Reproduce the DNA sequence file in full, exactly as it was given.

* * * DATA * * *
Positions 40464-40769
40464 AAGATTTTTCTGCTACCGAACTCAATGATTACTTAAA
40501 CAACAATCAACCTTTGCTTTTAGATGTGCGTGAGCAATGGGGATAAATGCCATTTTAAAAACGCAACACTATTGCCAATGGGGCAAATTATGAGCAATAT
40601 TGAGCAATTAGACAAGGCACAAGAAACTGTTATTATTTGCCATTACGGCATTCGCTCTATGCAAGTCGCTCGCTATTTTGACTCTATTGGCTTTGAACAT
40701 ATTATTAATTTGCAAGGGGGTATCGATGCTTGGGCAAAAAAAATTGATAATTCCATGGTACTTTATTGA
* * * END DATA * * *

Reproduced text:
Positions 40464-40769
40464 AAGATTTTTCTGCTACCGAACTCAATGATTACTTAAA
40501 CAACAATCAACCTTTGCTTTTAGATGTGCGTGAGCAATGGGGATAAATGCCATTTTAAAAACGCAACACTATTGCCAATGGGGCAAATTATGAGCAATAT
40601 TGAGCAATTAGACAAGGCACAAGAAACTGTTATTATTTGCCATTACGGCATTCGCTCTATGCAAGTCGCTCGCTATTTTGACTCTATTGGCTTTGAACAT
40701 ATTATTAATTTGCAAGGGGGTATCGATGCTTGGGCAAAAAAAATTGATAATTCCATGGTACTTTATTGA